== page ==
MILF accuses Philippines gov't of ceasefire violations

One-time largest rebel group says hundreds of Philippine troops in full battle gear, backed by tanks moved into Muslim south

MILF accuses Philippines gov't of ceasefire violations

World Bulletin/News Desk

Commanders of the Philippines’ one-time largest rebel group have accused the government of blatantly violating a ceasefire as army troops began large-scale movements in the country’s Muslim south.

In a post on the Moro Islamic Liberation Front (MILF) official website Saturday, commanders reported that hundreds of troops clad in full battle gear and backed by several tanks had moved into areas of southern Maguindanao province.

However, the Philippines government, the MILF’s Coordinating Committee on the Cessation of Hostilities (CCCH) and their mutual Ad Hoc Joint Action Group said they were unaware of any massive deployment of troops.

“This nature of uncoordinated movement can trigger an untoward incident and - worst - a fierce encounter between the government and MILF forces,” Rasid Ladiasan, head of the MILF CCCH Secretariat, told Luwaran.com.

“We do not want any tension or confrontational situation between MILF and government forces, otherwise we are being remiss in our responsibility,” he said.

Ladiasan warned that any movement outside regular administrative functions constitutes ceasefire violations when the two side’s CCCHs are not coordinated.

“The government forces know this very well, but unfortunately they acted in contravention,” he added.

He appealed to the government’s CCCH to enhance coordination - especially at a time when the government and the MILF are confronting major challenges over the draft Bangsamoro Basic Law, whose passage would pave the way for the establishment of an autonomous region led by the area's indigenous Muslim community.

“The MILF CCCH is going to file a strong protest over this incident as the proper way to address this situation,” Ladiasan said.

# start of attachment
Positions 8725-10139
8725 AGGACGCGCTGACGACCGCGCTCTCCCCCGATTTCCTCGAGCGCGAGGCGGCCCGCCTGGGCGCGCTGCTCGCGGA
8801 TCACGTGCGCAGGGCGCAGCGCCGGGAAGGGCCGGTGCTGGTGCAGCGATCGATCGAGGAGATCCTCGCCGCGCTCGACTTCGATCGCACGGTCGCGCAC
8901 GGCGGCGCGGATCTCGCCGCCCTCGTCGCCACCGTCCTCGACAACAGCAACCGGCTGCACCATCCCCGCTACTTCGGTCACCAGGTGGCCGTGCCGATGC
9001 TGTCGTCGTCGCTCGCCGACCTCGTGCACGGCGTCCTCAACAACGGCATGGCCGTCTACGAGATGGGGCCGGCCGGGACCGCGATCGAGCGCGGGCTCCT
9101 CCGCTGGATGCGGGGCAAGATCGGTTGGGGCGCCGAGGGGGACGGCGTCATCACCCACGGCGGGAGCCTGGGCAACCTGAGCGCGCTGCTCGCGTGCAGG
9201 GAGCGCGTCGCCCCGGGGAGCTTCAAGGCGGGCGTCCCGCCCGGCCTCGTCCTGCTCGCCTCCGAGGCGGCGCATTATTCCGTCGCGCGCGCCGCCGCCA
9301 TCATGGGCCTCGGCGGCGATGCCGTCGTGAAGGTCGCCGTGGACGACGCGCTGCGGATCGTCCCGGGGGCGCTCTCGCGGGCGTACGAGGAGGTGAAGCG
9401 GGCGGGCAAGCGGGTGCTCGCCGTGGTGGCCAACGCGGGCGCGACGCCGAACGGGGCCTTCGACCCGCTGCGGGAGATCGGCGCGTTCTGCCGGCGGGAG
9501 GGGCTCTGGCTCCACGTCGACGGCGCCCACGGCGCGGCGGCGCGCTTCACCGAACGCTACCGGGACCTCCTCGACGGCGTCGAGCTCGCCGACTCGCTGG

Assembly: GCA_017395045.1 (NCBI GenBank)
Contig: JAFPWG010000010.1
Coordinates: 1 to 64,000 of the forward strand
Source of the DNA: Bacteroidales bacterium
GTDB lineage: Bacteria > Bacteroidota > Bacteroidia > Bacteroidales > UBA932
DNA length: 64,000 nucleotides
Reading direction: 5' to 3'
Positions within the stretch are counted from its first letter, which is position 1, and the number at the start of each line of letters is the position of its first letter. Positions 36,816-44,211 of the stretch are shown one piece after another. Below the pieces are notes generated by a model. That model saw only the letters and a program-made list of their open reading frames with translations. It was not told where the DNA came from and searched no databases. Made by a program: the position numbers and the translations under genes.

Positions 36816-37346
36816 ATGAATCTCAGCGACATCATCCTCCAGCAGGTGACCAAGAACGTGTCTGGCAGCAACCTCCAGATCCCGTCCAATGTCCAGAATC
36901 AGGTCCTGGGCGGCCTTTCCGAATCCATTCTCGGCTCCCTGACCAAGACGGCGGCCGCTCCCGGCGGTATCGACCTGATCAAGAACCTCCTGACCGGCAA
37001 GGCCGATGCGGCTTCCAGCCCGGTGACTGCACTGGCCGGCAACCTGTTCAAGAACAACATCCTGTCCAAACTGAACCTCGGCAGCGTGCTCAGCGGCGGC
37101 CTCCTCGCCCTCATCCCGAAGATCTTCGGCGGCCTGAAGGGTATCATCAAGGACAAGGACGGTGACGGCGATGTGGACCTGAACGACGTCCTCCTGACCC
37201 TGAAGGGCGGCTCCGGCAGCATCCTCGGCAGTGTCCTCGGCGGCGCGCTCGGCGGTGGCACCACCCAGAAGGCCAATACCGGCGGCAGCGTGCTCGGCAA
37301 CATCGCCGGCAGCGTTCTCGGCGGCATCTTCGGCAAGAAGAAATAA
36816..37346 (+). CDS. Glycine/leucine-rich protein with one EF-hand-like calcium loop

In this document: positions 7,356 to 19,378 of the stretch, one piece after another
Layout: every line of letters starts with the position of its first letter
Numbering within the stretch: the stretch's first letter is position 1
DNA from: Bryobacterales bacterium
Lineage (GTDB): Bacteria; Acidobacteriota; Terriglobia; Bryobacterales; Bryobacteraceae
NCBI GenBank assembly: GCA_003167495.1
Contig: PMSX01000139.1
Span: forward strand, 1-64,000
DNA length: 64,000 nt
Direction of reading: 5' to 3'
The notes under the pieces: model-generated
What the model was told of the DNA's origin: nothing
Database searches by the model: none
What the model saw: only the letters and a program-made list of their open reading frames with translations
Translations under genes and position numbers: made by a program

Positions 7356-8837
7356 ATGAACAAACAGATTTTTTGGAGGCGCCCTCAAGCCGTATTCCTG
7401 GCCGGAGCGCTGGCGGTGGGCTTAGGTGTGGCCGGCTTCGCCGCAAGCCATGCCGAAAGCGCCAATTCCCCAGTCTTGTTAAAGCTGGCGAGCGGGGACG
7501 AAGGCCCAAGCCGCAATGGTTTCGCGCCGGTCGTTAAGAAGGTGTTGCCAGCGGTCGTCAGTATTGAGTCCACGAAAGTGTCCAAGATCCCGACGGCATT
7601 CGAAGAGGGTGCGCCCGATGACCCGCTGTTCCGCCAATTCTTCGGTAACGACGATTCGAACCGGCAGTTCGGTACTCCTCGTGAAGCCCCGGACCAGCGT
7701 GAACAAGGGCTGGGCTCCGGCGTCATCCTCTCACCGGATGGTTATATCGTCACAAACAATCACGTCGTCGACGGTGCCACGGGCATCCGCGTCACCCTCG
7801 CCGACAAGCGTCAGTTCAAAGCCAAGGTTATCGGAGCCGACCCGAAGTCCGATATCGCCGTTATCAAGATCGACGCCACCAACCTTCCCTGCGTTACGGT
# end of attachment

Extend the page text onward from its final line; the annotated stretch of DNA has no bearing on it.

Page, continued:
Earlier in the day, a top official from the Autonomous Region in Muslim Mindanao (ARMM) region had welcomed the appointment of Brigadier General Carlito G. Galvez, Jr. this week as the new chairman of the government's CCCH. 

“It is an advantage and better for us... he is also kind," ARMM Governor Mujiv Hataman told the Anadolu Agency on Saturday.

At the turnover ceremony Monday, Galvez had said, “I will see myself doing a very critical job of preserving peace.”

“We can bring peace to Mindanao… From now on we will have a progressive Mindanao because we will work together for lasting peace," he added, vowing to pursue the gains of a joint ceasefire signed with the MILF.

Galvez had also urged his counterparts from the MILF to not only implement the ceasefire, but also explore ways of proactively preventing hostilities.

Monday’s ceremony had been attended by MILF members, a delegation from the International Monitoring Team, top military officials and non-government organizations.

Established in 2003, the CCCH – one of the ceasefire mechanisms agreed to during‎ government-MILF peace negotiations - is mandated to monitor the implementation of deals and to contain and prevent conflict.

Since 2012, the CCCH has reported zero skirmishes between government and MILF forces.

On March 27 this year, the MILF and the government signed a peace agreement - the Comprehensive Agreement on the Bangsamoro - which brought to a close 17-years of negotiations and ended a decades-old armed conflict in Mindanao while granting Muslim areas greater political autonomy.

 

Güncelleme Tarihi: 27 Temmuz 2014, 09:57

Muhammed Öylek

YORUM EKLE